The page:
These romantic jazz songs will kill you


It’s getting dark, and it’s almost dinner time, and it’s Friday, and it’s Valentine’s Day. So put on those jazz tunes and be one with your libido.

1. ETTA JONES, ‘Until there was you’

No, not Etta James. (“At Last” will not be on this list.) Here, Etta Jones takes us, to the rhythm of a ballad, through Meredith Wilson’s classic 1957 composition, written for The man of music.


2. JEAN HARTMAN, ‘They say it’s wonderful’

Johnny Hartman was underestimated during his lifetime, but his incredibly deep baritone made him the ultimate walker. (No wonder Clint Eastwood featuring the voice of Hartman in the romantic drama Madison County Bridges.)


3. RED GARLAND, ‘The very thought of you’

Best known as the pianist of Miles Davis’ excellent 1950s quintet, Red Garland nonetheless had a successful career as a solo artist. Its chord voicings, rich and colorful, are sui generis.


4. MICHELLE PFEIFFER, ‘Makin’ Whoopee ‘/’ My Funny Valentine ‘

If you haven’t seen the part of The fabulous Baker Boys (the most underrated movie of 1989) in which Michelle Pfeiffer lays down on a piano and sings “Makin ‘Whoopee” in a red dress while Jeff Bridges accompanies her on the keyboard, do it now.



Ella Fitzgerald and Louis Armstrong have never had a romantic relationship, but their musical bond on this record is extraordinary.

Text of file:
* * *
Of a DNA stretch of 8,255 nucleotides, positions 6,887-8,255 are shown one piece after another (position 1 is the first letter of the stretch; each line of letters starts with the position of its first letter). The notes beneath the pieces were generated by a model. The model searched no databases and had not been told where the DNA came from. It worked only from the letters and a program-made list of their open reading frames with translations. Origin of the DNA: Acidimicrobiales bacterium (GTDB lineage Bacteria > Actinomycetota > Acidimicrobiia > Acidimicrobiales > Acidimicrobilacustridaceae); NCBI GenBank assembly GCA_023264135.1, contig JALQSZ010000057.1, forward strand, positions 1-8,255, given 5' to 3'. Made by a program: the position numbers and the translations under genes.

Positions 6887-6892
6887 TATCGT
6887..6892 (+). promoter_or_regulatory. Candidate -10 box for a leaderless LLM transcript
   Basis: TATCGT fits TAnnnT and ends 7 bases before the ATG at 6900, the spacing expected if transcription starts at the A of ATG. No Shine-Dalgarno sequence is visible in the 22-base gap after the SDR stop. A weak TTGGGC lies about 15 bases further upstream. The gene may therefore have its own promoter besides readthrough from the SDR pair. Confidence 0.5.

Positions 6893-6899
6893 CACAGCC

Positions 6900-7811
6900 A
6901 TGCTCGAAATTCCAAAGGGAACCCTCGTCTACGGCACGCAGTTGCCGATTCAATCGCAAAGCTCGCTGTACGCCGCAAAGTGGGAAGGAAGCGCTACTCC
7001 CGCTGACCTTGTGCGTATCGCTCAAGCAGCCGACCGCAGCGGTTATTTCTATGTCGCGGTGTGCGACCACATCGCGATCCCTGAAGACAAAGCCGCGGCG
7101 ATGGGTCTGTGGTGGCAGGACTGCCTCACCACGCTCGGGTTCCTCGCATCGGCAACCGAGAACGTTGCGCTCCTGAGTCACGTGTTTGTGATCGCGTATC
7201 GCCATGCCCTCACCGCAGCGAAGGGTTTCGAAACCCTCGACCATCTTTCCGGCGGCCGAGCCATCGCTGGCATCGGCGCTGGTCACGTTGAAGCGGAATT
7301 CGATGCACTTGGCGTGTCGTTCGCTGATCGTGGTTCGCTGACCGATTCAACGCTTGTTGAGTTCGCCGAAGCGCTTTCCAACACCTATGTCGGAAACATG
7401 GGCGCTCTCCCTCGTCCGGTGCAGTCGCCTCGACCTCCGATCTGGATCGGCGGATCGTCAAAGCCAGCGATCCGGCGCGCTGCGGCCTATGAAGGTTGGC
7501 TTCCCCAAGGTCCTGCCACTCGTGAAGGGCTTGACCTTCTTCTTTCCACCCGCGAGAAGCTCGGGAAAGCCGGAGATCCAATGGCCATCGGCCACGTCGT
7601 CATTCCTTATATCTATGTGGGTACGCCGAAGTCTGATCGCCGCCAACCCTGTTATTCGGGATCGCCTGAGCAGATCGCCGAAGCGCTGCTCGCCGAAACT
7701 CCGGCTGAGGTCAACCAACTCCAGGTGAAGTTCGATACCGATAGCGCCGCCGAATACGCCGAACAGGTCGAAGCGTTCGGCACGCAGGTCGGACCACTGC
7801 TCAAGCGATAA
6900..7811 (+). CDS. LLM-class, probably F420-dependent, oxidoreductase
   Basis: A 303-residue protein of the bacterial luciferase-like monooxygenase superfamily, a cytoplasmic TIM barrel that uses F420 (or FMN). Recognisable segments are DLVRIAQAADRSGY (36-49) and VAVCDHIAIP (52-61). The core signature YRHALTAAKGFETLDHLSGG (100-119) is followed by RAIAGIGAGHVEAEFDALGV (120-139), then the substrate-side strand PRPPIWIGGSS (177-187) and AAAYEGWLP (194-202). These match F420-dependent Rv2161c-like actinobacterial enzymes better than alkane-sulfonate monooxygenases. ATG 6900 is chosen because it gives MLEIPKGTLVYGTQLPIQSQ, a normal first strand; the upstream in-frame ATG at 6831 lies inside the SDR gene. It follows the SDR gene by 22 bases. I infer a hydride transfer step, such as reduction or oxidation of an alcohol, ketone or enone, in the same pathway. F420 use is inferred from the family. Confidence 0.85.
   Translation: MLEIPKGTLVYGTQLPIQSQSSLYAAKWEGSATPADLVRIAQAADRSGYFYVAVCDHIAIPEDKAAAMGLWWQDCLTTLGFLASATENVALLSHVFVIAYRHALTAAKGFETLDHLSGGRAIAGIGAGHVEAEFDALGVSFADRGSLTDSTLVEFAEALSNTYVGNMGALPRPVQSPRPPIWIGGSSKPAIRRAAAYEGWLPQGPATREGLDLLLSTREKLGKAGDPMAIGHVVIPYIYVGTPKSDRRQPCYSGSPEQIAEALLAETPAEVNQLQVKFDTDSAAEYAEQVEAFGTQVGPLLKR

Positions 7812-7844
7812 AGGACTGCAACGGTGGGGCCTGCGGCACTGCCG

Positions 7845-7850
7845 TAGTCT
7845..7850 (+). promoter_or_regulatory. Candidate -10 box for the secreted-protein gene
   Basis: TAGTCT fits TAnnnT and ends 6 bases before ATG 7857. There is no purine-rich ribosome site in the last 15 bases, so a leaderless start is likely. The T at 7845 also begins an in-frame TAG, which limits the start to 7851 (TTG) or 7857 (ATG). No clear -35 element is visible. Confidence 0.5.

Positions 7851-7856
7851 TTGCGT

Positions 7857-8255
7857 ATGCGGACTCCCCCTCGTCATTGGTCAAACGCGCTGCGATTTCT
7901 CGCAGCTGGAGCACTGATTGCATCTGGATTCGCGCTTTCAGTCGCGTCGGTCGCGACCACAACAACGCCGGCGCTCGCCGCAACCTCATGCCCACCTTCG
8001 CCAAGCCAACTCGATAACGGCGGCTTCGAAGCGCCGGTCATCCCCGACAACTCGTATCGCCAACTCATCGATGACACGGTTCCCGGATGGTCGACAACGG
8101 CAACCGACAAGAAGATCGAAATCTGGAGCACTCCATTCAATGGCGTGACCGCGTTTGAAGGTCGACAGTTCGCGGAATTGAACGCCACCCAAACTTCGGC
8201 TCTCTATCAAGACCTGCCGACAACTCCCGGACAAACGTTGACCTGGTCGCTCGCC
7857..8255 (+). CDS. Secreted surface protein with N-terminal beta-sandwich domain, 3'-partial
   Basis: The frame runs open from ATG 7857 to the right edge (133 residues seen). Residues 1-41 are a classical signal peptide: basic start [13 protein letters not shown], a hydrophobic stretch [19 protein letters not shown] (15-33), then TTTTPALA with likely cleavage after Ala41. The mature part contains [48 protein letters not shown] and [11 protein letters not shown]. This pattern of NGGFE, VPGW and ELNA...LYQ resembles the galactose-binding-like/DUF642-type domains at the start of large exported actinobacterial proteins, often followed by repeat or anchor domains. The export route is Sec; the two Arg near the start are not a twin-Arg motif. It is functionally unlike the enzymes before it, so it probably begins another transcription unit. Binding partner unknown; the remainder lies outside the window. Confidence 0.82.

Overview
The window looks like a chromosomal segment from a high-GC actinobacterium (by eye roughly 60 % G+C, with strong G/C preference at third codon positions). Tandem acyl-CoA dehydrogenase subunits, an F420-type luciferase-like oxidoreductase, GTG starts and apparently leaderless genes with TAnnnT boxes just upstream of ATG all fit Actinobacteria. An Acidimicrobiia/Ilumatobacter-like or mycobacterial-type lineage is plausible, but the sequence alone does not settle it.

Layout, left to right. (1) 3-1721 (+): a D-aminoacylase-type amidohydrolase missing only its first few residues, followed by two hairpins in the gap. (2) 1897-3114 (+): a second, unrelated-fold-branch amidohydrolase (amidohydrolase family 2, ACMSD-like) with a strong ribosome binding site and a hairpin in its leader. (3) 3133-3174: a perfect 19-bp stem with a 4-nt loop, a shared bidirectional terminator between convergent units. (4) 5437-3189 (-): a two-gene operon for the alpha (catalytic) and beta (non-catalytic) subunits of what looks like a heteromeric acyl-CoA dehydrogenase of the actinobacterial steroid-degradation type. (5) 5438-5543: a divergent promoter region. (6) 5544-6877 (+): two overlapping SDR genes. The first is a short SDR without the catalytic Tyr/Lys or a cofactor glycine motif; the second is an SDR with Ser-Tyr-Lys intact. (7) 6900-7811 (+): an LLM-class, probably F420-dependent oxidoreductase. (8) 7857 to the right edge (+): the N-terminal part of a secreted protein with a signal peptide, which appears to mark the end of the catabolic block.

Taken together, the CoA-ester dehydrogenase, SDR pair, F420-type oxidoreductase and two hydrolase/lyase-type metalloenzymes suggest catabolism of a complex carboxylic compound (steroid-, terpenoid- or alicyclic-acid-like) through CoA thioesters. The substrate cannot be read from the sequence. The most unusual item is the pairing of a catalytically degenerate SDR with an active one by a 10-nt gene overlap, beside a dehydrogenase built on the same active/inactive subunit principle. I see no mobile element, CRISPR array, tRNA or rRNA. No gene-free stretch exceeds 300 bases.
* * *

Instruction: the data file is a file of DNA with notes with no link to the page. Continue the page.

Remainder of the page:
6. ERROLL GARNER, ‘Exactly like you’

The popular ballad of Erroll Garner, “Misty,” Could very well have been on this list, but here’s a tune you might not have heard before.


7. DINAH WASHINGTON, ‘Cold Heart Cold’

Originally composed and performed by country music singer Hank Williams, Dinah Washington brings her own bluesy form of expression to this sad yet romantic song.


8. BILLIE VACANCES, ‘You don’t know what love is’

“This one is my favorite”, writer Teju Cole noted on Twitter today, “because oh my heart Almighty God doesn’t want someone to please do something.”


9. HOUSTON PERSON, ‘My romance’

Houston Person is the king of the sexy ballad. (Oh, the breath of that saxophone!)


10. DEAR BLOSSOM, ‘They say it’s spring’

“All About Blossom Dearie”, the late New Yorker jazz critic Whitney Balliett written once, “is just.”


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